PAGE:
Friday, December 5th, 2008
I’ve been feeling rather out of my element lately (what a surprise, after having moved across the country!), and I realized today that it is partially because I haven’t been able to read any art history articles. So, today I read up on Elizabeth Siddal, the infamous model for several Pre-Raphaelite painters. Elizabeth Siddal has fascinated art historians and writers for a long time, particularly due to her relationship with the painter Dante Gabriel Rossetti. Probably the most famous story regarding Siddal is when she modeled for Millais’ painting of Ophelia; she lay for hours in a bathtub, fully clothed, and later became sick due to the prolonged exposure to cold water.
Siddal modeled for this painting, A Pet, by Deverell (exhibited 1853). The painting depicts pet birds surrounding Siddal in a garden setting. In an interesting article that uses this painting as a starting ground, Elaine Shefer explores the idea of birds and pets in comparison with the relationship between Siddal and Rossetti.1 Shefer analyzes different Pre-Raphaelite paintings, as well as poetry by Siddal and Rossetti, to show how the model was like a “bird in a cage” in her relationship with the painter. Undoubtedly, Siddal had a very sad life (which ended in a purported suicide). Some really fascinating aspects of Shefer’s argument comes at the end of the article. For example, she includes discussion of how Rossetti was haunted by the voices of birds after Siddal’s death; on at least two occasions the birds “spoke to him accusingly, once with the voice of Lizzie.”2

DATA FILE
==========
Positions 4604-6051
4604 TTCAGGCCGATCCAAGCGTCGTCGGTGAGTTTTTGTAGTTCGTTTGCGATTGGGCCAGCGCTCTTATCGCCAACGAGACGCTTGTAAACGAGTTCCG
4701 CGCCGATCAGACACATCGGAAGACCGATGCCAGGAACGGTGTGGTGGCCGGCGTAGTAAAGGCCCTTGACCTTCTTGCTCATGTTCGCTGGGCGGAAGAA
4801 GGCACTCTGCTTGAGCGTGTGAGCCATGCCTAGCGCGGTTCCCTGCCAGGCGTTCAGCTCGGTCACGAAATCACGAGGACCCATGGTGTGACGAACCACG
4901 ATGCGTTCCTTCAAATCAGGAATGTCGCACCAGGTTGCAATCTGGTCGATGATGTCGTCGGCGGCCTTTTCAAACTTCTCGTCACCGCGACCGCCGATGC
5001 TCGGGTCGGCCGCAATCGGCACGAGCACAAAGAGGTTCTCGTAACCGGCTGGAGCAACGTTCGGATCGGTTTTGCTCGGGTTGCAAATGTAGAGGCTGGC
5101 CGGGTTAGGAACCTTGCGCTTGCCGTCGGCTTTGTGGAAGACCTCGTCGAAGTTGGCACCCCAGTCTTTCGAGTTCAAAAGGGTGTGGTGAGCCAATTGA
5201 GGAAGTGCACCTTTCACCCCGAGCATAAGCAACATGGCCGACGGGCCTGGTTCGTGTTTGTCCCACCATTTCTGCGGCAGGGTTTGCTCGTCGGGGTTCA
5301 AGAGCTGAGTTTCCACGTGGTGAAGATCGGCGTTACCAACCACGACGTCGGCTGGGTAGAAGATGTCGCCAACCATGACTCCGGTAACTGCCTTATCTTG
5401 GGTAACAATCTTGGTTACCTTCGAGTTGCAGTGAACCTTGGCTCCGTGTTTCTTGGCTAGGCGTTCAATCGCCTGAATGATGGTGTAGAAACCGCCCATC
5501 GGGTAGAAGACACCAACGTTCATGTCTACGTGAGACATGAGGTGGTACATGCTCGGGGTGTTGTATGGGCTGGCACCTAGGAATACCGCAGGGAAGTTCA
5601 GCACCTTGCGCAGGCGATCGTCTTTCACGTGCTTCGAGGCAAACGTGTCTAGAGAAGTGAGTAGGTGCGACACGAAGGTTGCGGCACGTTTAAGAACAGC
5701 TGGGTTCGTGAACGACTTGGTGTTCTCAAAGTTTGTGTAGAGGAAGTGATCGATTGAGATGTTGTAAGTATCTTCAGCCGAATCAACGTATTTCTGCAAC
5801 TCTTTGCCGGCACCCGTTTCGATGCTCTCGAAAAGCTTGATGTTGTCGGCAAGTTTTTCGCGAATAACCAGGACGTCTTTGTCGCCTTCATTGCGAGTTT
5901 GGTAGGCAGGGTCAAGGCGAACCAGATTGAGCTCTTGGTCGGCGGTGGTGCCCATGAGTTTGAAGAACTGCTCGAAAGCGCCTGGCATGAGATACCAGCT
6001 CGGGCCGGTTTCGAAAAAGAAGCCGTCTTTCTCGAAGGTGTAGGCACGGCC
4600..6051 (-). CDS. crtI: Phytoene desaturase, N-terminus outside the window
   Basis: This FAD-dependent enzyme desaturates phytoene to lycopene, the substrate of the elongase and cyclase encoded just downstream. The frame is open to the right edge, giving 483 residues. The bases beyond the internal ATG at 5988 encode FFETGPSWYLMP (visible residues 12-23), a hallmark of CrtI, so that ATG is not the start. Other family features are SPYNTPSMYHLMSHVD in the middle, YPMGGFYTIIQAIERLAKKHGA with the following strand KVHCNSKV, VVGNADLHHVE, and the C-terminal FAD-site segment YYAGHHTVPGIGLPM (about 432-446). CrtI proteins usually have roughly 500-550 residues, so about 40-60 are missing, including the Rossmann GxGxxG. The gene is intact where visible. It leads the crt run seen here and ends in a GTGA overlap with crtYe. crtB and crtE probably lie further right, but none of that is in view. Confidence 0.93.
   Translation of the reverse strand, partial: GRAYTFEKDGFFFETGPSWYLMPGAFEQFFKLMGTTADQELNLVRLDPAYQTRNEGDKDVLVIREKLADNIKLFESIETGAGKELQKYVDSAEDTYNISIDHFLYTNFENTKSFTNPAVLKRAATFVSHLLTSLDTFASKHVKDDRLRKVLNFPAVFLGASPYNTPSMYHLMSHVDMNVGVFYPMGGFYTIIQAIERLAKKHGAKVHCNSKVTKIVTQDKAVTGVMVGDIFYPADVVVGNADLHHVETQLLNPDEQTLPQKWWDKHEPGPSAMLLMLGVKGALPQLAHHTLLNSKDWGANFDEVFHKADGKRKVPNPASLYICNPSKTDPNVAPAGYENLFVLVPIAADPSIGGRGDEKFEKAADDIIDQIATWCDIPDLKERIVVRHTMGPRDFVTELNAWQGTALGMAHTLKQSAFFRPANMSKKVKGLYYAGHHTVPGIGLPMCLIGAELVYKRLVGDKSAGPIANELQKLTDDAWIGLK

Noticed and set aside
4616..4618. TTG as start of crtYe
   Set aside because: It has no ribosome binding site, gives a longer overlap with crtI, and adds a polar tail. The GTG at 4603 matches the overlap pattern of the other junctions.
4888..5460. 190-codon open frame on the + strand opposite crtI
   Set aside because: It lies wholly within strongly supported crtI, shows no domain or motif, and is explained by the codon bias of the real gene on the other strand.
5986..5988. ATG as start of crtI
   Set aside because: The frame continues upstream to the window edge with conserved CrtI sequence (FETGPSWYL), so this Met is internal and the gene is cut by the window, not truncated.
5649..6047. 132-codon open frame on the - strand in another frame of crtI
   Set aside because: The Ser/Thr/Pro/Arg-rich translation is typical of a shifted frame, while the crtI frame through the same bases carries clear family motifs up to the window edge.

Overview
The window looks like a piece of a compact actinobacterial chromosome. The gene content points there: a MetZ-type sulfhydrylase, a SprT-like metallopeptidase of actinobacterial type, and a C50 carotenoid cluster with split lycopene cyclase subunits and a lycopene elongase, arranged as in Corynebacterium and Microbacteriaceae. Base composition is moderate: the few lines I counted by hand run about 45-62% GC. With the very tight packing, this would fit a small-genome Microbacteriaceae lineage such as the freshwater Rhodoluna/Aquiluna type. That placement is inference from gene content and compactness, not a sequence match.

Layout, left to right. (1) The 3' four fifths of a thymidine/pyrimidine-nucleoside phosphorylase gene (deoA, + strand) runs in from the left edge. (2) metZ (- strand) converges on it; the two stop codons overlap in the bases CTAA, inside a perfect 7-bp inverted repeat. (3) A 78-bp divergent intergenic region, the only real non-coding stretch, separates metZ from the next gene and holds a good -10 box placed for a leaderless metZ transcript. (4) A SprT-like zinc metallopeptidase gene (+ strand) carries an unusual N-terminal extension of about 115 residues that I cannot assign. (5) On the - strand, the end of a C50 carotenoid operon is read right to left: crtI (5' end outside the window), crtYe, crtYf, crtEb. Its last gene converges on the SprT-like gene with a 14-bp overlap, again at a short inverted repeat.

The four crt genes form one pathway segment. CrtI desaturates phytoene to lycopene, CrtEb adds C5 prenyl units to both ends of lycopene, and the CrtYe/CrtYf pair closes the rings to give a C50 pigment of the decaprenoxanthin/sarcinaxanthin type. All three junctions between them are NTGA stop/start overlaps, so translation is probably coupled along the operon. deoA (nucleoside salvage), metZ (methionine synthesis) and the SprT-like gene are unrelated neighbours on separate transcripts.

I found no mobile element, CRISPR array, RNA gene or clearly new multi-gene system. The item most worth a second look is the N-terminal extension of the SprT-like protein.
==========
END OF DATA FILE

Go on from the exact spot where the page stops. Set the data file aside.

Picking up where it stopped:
This is a really interesting psychological analysis of the relationship between two well-known figures from 19th century art. I haven’t found a plethora of scholarly analysis on the Pre-Raphaelites (with the exception of a few writings, like those done by Griselda Pollock). However, this article by Shefer is a nice psychological study that is well-supported with social-historical evidence.
1 Elaine Shefer, “Deverell, Rossetti, Siddal, and ‘The Bird in the Cage’,” The Art Bulletin 67, no. 3 (September, 1985): 437-48.
2 Ibid., 446.